But keep sending in those suggestions. We’re easily swayed, food, like shiny things distracts us.
Our second Excellent Road Side Stop was the Christ of the Ozarks complex, which has a lot of different attractions including a bible museum, a giant statue of Christ, and recreations of Biblical scenes known as the New Holy Land Tour, which is what we were planning to do. Instead of folk art it turns out to be a massive, slick operation, more theme park than devotional pilgrimage stop, with a nightly Passion Play dinner theater (too horrifying to contemplate eating a buffet before watching the suffering of Jesus), a large parking lot, and no sense of humor whatsoever.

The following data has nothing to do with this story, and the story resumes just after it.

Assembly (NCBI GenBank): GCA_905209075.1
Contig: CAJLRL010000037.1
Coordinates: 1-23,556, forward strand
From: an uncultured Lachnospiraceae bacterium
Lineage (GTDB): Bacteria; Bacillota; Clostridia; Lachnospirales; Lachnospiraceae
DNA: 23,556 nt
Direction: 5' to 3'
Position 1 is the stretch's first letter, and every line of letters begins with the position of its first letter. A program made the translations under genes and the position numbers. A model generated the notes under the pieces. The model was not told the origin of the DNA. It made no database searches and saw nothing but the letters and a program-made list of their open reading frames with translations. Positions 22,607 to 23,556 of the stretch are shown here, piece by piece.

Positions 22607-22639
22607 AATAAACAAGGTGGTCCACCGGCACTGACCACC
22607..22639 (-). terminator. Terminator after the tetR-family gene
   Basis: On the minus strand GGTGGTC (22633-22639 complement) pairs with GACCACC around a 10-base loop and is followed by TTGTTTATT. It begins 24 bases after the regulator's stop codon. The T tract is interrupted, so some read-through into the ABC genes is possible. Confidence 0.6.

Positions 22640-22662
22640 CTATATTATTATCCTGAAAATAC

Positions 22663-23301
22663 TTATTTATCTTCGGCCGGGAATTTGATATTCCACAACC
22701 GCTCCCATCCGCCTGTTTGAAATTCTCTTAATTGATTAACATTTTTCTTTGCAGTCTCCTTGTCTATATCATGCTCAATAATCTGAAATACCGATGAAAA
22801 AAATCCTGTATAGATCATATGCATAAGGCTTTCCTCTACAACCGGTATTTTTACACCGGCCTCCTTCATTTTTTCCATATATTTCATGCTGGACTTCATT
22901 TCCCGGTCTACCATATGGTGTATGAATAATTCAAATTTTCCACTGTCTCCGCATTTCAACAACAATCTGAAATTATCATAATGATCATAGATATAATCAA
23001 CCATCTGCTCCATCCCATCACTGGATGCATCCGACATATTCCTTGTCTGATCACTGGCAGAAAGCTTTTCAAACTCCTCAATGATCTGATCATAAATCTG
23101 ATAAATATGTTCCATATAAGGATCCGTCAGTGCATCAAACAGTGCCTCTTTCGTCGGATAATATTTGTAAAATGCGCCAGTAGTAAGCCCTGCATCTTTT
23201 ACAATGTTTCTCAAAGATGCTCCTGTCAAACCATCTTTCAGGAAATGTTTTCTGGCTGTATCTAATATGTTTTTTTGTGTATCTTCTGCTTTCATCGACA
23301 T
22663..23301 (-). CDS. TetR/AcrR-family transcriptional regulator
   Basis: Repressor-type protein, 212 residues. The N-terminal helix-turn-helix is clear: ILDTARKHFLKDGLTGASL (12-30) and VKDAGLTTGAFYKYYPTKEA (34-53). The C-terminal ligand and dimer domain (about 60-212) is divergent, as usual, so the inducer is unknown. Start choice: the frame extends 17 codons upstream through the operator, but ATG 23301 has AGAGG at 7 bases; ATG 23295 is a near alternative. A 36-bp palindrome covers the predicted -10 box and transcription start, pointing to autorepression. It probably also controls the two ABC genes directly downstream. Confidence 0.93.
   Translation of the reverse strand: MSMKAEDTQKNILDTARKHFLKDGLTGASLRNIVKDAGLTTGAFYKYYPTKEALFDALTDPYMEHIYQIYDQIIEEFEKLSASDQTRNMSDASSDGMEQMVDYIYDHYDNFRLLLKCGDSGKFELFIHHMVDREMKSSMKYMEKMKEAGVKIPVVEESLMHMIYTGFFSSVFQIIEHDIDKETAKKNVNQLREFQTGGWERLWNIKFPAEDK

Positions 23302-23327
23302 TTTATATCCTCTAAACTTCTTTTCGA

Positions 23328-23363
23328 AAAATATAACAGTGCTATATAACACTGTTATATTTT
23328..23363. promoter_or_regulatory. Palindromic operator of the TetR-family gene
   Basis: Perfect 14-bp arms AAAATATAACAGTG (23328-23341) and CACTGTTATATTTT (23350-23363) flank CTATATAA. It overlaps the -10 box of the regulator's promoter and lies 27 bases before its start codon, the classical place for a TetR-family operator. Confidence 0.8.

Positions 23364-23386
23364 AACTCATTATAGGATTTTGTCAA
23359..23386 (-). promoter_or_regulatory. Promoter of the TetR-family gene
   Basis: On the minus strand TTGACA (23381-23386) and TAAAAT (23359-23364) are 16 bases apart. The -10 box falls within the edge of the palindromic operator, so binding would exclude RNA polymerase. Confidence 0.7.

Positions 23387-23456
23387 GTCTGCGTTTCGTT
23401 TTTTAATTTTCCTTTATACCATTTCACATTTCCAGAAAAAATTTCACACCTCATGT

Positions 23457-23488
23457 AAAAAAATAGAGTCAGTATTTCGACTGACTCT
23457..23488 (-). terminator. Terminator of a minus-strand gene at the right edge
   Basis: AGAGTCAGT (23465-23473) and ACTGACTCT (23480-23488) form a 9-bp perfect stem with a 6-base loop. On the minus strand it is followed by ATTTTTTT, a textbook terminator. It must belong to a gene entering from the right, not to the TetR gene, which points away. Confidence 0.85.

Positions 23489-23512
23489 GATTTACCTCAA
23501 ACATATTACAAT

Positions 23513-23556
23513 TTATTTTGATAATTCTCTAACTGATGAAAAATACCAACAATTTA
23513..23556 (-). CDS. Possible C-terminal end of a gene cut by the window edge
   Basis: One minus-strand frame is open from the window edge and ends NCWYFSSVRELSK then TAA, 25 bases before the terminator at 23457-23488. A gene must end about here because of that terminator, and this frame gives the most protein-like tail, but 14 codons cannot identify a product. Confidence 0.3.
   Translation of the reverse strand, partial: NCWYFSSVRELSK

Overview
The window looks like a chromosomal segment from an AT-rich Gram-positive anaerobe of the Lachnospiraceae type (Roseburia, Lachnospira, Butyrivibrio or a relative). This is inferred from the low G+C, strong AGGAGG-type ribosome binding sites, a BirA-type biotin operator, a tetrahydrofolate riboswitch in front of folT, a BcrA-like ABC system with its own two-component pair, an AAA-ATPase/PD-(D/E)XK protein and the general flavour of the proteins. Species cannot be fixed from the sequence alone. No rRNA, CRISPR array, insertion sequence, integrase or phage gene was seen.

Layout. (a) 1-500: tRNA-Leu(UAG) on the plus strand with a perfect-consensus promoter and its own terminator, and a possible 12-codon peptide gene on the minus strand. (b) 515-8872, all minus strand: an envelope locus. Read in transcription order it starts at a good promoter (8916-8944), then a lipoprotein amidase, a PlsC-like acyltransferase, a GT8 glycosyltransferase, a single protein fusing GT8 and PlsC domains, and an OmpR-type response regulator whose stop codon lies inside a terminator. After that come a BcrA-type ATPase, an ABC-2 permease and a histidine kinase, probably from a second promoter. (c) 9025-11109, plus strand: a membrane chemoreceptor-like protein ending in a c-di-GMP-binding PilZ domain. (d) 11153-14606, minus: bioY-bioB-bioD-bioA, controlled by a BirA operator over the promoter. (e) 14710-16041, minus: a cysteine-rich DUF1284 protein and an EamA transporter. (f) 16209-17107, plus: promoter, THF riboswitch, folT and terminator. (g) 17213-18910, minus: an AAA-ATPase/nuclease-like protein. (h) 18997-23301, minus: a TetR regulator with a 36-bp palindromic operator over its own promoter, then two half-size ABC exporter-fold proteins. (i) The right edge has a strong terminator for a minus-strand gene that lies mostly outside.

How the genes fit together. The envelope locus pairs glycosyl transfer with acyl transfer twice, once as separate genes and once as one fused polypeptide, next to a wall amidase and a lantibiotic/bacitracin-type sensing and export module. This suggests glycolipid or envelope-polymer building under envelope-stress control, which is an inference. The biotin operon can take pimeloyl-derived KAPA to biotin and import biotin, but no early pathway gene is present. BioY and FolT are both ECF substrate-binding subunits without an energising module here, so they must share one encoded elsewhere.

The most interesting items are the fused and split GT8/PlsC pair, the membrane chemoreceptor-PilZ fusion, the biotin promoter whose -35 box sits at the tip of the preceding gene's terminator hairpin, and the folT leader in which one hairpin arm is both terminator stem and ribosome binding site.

We were dismayed to learn that one does not do the New Holy Land Tour on foot, but in a tram and that it lasts two and a half hours. Unfortunately that timing didn’t work for us as we had a date with dinos and Dolly, we told the ticket lady, who said “Oh, I hate to bad mouth anyone, but you can skip Dinosaur World. It’s just a bunch of concrete dinosaurs scattered on the hillside.” What she didn’t realize is that is exactly what we hoped it would be (one man’s crappy concrete dinosaur is another man’s bliss we always say) and so we still declined to take the tour. An hour of models of Exodus and whatnot would be plenty; two and a half is too much, which was also our reaction to their Museum of Natural History, which we toured instead